Tuesday, 13 April 2010

The Metro

What of The Metro, the free tabloid you can pick up on your bus or metro jorney in the mornings?

Metro is the trading name of a free daily newspaper, launched in London in 1999, and now be found in 14 UK urban centres. Localised editions are distributed in Birmingham, Brighton, Cardiff, Edinburgh, Glasgow, Leeds, Manchester, Liverpool, Tyne and Wear, Sussex, Sheffield, Nottingham, Bristol and Bath. It is part of the same media group as the Daily Mail and The Mail on Sunday (Associated Newspapers Limited), although in some areas, the paper operates as a franchise with a local newspaper publisher, rather than as a wholly owned concern.

Rupert Murdoch is said to have regretted missing the opportunity of launching his own London paper. However, News International, a UK subsidiary of Murdoch's News Corporation, launched a London-based newspaper in 2006 called thelondonpaper. This was closed on 18th September 2009.

The newspaper was designed to be read in 20 minutes. The features section contains a mix of articles on travel, homes, style, health and so on, as well as extensive arts coverage and entertainment listings, cartoons, puzzles etc.

On 8 July 2009, the online version of Metro was merged with London Lite.

It has over 1.35 million readers a day due in part to the papers being left on seats on buses, train or the Underground systems in Glasgow, Tyne and Wear, and London, and then being picked up by the next person to use that seat.

Due to its urban and mainly youthful audience, advertising receipts have been very healthy at a time when its older stablemate, the Evening Standard, had not been performing so well. 2% of readers are ABC1 (upper/middle class social grade), 78% are aged 15–44 and 64% are in work - which, of course, would make sense, because it will be picked up by people on their way to work in the mornings... It looks like a middle-market tabloid, like the Express, Mirror or Mail, but, perhaps, not with the same level of actual news content and some features specific to the area its distributed in. Some of its stories tend to be Mail-like i.e. highlighting crimes with immigrants involved and it seems to prmote a conservative ideology.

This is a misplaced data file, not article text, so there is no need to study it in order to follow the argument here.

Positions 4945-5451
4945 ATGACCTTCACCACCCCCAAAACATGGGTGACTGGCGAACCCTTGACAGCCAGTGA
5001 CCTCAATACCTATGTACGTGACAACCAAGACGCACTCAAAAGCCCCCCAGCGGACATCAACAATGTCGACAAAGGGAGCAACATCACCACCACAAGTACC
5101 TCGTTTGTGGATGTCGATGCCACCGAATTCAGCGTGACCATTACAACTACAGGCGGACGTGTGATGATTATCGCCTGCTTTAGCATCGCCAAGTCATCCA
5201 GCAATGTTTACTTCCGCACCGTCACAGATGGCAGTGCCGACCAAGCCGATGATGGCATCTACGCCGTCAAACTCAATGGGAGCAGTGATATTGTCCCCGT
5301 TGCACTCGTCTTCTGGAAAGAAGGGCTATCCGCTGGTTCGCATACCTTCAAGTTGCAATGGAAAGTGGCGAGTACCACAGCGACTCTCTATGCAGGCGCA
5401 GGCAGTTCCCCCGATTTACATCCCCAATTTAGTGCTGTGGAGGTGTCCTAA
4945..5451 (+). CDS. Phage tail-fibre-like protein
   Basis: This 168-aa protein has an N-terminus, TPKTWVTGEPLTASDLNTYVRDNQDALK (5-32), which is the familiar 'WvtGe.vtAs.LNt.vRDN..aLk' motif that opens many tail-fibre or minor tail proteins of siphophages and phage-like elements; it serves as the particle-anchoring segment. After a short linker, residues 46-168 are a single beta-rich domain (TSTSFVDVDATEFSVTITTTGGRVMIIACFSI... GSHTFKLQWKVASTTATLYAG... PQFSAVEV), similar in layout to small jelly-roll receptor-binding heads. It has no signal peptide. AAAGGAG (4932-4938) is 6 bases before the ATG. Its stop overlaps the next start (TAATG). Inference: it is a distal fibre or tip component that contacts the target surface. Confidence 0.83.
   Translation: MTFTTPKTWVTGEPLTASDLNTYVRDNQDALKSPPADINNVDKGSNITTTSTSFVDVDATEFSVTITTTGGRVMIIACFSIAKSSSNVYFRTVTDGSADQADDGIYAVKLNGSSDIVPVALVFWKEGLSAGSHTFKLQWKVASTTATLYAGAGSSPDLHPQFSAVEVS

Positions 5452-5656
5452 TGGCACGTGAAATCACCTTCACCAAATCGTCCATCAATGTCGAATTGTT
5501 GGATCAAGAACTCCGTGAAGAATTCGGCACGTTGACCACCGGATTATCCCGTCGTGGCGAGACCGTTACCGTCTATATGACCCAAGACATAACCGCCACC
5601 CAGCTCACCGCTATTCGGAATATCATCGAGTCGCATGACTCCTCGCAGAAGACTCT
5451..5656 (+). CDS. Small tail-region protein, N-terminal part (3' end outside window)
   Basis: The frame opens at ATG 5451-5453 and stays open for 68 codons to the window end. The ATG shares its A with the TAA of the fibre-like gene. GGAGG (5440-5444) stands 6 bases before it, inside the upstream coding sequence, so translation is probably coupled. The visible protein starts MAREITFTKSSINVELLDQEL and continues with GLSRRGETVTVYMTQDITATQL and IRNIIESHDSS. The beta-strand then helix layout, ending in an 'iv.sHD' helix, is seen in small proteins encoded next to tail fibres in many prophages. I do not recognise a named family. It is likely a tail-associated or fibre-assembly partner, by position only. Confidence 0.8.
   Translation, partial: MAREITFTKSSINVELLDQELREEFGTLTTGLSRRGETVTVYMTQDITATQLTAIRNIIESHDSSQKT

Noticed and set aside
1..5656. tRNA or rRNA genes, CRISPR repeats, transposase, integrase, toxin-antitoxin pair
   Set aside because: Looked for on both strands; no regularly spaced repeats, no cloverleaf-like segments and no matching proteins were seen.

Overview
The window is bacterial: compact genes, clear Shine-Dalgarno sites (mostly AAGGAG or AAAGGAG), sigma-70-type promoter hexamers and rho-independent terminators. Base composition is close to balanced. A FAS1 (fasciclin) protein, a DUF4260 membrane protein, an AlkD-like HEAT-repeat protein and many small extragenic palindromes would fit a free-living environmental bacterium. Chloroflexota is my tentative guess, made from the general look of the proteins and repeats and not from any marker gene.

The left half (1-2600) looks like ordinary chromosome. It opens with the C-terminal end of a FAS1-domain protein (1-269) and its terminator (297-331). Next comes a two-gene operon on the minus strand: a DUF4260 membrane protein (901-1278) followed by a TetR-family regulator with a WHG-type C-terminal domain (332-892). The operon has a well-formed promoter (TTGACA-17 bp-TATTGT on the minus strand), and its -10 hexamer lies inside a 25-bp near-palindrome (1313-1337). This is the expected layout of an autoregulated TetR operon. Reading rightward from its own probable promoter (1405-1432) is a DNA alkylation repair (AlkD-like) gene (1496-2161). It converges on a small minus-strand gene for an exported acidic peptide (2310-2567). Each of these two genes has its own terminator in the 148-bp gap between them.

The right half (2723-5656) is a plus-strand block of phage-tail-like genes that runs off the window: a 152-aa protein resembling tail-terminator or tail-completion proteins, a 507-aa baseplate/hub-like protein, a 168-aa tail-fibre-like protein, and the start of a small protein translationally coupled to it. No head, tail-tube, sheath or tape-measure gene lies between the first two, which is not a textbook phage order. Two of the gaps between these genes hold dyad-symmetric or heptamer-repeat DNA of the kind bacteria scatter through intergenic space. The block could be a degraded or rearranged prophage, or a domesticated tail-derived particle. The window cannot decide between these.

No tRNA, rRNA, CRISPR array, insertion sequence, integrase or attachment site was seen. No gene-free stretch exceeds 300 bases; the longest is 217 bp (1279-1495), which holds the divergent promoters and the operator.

The questions are: do people read this who wouldn't normally buy a newspaper? Would you read it instead of buying a newspaper or as well as buying one? How much of a negative effect is having on the fortunes of other daily newspapers?

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